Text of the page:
- Approximately $200 Billion for Our Hospitals, Health Care Workers, and Health Research: Provides an investment of about $200 billion in our hospitals, health systems, and health research, including expanding funding for the personal protective equipment desperately needed by our health care workers, including ventilators, N95 masks, gowns, gloves, etc.
Please refer to this comprehensive guide and toolkit to the CARES Act to help you understand and navigate the benefits available to you. If you need any further assistance, please reach out at email@example.com.
Just before 1 a.m. on Saturday, March 14, I voted for, and the House passed by a vote of 363 - 40, the Families First Coronavirus Response Act, a critical bipartisan stimulus package that will expand the safety net for Americans to cope with the potentially catastrophic economic impact of the coronavirus. The Senate voted to pass the legislation on Wednesday, March 18 and the President signed it into law the same day.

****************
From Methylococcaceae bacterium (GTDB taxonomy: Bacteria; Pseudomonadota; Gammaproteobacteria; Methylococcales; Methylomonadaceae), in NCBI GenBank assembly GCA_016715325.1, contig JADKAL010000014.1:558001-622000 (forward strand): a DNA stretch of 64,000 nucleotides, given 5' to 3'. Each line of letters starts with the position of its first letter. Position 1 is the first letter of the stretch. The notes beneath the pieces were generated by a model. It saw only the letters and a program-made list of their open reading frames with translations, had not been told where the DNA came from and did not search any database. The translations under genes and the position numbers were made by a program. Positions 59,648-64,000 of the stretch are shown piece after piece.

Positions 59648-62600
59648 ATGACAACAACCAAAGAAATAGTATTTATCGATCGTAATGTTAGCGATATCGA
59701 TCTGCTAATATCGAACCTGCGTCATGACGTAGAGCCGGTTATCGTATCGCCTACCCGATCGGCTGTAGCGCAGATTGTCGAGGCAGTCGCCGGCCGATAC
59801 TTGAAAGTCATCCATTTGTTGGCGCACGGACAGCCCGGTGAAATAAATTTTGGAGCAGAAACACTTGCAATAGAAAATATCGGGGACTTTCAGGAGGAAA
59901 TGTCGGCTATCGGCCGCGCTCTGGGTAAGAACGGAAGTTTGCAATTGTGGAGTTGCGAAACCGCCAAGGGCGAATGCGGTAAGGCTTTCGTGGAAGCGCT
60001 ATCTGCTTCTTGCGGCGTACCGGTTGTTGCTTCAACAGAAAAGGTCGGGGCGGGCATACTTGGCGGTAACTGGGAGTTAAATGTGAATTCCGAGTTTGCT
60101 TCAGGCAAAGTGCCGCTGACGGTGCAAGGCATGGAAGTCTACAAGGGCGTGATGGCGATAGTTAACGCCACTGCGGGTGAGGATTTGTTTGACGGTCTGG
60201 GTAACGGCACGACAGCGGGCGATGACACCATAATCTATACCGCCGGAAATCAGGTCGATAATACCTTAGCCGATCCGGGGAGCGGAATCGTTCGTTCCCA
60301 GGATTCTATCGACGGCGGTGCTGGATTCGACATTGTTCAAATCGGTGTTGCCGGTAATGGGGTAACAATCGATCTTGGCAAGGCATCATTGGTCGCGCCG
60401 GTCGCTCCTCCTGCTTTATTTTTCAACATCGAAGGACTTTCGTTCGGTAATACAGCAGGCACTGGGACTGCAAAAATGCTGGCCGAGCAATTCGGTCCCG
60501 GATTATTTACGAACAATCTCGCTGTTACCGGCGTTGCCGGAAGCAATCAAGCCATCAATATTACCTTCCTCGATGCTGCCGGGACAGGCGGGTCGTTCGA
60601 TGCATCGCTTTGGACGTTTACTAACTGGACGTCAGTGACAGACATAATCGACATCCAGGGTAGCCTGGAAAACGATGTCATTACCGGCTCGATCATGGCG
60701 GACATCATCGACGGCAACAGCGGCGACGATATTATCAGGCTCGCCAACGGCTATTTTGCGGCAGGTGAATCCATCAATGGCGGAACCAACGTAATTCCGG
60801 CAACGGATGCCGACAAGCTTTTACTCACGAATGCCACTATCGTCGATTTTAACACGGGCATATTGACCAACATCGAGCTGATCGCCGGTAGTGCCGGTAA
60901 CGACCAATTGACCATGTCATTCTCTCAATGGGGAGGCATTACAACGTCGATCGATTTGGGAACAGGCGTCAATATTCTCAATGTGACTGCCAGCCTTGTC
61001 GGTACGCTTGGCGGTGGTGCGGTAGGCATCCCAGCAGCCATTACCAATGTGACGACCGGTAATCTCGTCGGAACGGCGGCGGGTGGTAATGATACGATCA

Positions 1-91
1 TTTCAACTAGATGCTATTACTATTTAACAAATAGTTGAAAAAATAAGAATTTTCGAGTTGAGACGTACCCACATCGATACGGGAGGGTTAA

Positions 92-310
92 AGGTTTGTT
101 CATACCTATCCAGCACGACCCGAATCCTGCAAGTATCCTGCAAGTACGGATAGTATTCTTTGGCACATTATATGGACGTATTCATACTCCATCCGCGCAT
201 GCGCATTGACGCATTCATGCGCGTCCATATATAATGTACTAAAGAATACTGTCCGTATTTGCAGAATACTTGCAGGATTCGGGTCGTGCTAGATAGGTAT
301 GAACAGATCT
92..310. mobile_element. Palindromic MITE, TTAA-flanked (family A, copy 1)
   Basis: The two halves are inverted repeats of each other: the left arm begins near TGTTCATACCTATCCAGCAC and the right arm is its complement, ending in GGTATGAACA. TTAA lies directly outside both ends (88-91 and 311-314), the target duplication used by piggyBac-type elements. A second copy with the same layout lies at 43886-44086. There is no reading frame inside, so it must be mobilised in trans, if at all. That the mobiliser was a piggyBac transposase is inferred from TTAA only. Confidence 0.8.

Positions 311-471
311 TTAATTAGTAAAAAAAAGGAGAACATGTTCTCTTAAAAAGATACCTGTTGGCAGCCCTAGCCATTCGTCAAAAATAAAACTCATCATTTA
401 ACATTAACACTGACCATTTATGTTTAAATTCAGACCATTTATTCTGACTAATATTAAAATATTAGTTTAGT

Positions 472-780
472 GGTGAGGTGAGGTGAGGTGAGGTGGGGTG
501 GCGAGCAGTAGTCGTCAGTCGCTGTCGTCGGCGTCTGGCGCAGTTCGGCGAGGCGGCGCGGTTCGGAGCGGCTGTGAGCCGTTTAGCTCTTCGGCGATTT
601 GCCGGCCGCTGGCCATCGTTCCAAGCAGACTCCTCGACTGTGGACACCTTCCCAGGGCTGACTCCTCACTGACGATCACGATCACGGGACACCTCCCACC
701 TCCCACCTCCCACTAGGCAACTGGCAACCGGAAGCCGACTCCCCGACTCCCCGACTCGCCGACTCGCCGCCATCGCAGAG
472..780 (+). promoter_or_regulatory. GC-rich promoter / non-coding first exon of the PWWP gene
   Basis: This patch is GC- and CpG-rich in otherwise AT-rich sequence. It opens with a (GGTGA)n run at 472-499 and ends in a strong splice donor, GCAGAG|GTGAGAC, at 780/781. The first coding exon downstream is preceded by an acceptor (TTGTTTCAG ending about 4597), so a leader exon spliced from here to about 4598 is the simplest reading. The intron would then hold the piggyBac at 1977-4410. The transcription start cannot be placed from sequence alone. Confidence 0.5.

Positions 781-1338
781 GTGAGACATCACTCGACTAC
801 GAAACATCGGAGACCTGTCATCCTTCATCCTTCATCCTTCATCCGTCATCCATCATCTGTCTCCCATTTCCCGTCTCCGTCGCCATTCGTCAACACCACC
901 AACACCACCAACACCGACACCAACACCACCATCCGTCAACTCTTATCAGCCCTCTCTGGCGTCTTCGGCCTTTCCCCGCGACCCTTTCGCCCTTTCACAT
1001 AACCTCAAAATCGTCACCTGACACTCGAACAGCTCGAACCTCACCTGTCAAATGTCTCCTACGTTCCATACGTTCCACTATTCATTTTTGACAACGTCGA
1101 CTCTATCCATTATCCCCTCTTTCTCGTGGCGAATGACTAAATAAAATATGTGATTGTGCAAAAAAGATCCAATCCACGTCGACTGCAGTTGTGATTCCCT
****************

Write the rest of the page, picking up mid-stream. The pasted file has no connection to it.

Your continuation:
Now law, the Families First Coronavirus Response Act will dramatically increase benefits including:
- Free coronavirus testing, regardless of insurance status;
- Paid emergency leave including two weeks paid sick leave and up to three months of paid family and medical leave;
- Enhanced Unemployment Insurance;
- Strengthened food security initiatives, including SNAP, student meals, seniors nutrition, and food banks;
- Increased federal funds for Medicaid to support our local and state governments and health systems.